Colloids, diagnostics, and 3D-printed hydrogels

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Montana State University - Bozeman, College of Engineering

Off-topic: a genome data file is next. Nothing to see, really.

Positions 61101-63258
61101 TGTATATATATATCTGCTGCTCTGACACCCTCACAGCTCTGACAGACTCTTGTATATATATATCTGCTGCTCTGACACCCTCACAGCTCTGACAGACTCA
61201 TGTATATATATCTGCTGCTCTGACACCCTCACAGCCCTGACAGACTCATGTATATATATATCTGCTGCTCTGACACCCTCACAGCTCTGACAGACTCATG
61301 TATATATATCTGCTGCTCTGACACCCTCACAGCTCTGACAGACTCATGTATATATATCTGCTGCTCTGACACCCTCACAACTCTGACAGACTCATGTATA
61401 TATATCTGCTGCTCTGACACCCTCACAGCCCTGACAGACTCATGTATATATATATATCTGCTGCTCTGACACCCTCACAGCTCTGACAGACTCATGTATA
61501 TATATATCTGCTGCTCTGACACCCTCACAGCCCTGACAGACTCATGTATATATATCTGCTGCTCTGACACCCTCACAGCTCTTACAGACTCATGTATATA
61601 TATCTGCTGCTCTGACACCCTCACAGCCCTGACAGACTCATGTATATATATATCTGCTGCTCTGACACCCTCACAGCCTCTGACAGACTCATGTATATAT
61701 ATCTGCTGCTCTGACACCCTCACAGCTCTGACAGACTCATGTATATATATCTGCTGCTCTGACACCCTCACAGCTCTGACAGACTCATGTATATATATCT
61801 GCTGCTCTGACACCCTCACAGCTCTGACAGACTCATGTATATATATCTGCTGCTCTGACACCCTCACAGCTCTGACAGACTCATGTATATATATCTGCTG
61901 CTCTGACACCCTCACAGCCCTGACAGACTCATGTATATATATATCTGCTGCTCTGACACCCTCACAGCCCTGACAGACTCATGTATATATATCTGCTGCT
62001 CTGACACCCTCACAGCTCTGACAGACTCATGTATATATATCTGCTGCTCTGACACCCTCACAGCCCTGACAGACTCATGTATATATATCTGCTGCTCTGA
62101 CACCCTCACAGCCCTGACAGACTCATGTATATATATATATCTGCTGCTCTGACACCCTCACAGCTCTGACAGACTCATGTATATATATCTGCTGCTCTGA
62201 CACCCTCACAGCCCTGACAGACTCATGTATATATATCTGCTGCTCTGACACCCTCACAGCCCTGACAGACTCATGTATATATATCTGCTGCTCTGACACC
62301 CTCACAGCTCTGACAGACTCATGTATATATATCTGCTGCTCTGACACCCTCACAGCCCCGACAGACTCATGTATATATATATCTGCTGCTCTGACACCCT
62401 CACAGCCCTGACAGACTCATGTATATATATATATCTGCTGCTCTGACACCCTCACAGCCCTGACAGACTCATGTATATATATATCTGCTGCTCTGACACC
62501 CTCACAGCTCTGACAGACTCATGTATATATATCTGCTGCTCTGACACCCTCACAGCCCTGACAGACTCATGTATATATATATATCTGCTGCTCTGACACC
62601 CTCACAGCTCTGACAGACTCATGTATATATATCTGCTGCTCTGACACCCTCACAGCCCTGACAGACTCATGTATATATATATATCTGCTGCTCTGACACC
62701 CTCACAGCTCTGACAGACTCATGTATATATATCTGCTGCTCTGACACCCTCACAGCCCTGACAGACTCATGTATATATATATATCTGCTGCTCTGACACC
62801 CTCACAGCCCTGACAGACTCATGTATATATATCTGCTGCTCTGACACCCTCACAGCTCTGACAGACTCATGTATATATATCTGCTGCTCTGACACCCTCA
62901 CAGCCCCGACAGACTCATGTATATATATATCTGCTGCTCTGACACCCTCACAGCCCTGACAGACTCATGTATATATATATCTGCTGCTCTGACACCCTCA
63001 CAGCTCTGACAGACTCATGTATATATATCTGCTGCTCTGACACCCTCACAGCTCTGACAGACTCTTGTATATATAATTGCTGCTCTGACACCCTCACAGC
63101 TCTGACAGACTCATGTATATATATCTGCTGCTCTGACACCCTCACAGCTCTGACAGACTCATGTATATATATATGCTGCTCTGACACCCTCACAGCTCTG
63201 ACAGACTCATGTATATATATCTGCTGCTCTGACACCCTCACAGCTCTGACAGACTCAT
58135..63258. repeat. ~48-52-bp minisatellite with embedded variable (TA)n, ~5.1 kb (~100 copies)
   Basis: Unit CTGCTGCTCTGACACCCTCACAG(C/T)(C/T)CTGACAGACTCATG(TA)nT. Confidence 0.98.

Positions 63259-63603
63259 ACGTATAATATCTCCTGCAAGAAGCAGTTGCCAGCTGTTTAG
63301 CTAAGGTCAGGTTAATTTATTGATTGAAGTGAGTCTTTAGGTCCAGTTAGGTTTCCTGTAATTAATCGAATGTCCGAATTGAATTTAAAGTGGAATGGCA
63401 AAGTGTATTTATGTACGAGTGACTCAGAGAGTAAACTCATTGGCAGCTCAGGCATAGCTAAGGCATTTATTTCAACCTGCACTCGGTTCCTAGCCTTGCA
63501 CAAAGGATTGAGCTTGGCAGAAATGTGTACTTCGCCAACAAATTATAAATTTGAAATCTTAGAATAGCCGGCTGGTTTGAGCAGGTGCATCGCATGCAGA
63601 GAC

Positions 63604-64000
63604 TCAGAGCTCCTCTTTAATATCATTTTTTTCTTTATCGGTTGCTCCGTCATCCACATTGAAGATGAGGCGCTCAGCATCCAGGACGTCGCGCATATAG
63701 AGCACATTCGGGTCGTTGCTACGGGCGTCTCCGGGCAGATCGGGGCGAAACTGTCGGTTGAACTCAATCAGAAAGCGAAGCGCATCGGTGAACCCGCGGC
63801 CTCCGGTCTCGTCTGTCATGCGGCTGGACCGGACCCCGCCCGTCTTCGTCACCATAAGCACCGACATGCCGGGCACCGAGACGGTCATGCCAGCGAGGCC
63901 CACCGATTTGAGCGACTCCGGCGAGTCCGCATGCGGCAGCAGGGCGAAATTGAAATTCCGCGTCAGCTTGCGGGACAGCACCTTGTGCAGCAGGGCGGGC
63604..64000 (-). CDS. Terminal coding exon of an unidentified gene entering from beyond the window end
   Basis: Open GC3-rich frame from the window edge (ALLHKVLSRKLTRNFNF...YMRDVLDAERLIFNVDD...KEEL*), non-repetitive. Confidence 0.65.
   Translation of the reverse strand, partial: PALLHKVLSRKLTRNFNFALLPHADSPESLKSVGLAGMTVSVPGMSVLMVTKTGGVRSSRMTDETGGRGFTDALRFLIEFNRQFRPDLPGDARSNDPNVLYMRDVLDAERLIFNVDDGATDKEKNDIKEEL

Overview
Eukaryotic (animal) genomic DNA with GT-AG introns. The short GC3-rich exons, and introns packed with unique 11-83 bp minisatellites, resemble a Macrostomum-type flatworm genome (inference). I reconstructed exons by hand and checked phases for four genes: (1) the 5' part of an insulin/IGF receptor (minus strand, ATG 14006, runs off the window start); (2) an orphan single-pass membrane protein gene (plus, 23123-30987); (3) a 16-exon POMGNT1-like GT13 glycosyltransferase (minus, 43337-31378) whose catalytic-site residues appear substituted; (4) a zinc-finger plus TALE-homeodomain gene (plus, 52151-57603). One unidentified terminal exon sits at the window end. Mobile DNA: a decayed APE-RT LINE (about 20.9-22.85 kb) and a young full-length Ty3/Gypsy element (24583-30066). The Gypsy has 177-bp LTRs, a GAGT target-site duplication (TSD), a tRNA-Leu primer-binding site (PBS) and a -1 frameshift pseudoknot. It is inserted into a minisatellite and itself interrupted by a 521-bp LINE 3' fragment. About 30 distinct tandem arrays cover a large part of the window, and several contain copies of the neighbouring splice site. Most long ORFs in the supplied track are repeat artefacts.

Colloidal suspensions are dispersions of microscopic particles in liquid. Their properties have broad impacts in industry, medicine, and biology. In Chapter 2, we focus on measuring the interactions between colloidal particles suspended in water and a glass surface. We measure these interactions using a custom-built fluorescence centrifuge force microscope (F-CFM). This is the first CFM built with fluorescence capability, the first CFM used to measure colloidal interaction forces, and the first CFM capable of operating at speeds above 2000 RPM - and up to 5000 RPM - in a centrifuge. The F-CFM enables colloidal scale objects to be discriminated by fluorescence, which opens potential applications for biological samples that fluoresce under different phenotypic states. In Chapter 3, we focus on designing a point-of-care (POC) saliva collection, metering, and mixing system for detecting viral pathogens. The device was designed for the specific purpose of testing for the presence of SARS-CoV-2 in saliva using molecular amplification methods but could be applied to any pathogen whose constituents can be detected in saliva. The design to prioritizes ease of use, low cost, and scalability in order to facilitate massively widespread testing, which was absent during the first years since the emergence of SARS-CoV-2, In Chapter 4, we describe a method of formulating and printing hydrogel resins with high resolution channels using light-based 3D printing. In Chapter 5, we describe a leak-resistant, pressurized connector platform for connecting modular hydrogels that can be used to create complex assemblies of hydrogel components. In Chapter 6, we describe a microscope sample temperature control platform that fits into standard upright microscope stages in order to heat and cool samples in a controlled manner under the microscope in order to observe temperature dependent reactions like polymerase chain reaction (PCR) and loop-mediated isothermal amplification (LAMP). In Chapter 7, we describe a LAMP formulation that can be used to detect the presence of SARS-CoV-2 RNA in saliva despite the inhibitory components present in saliva and demonstrate its comparable accuracy to the gold standard of pathogenic testing: nasopharyngeal PCR testing.




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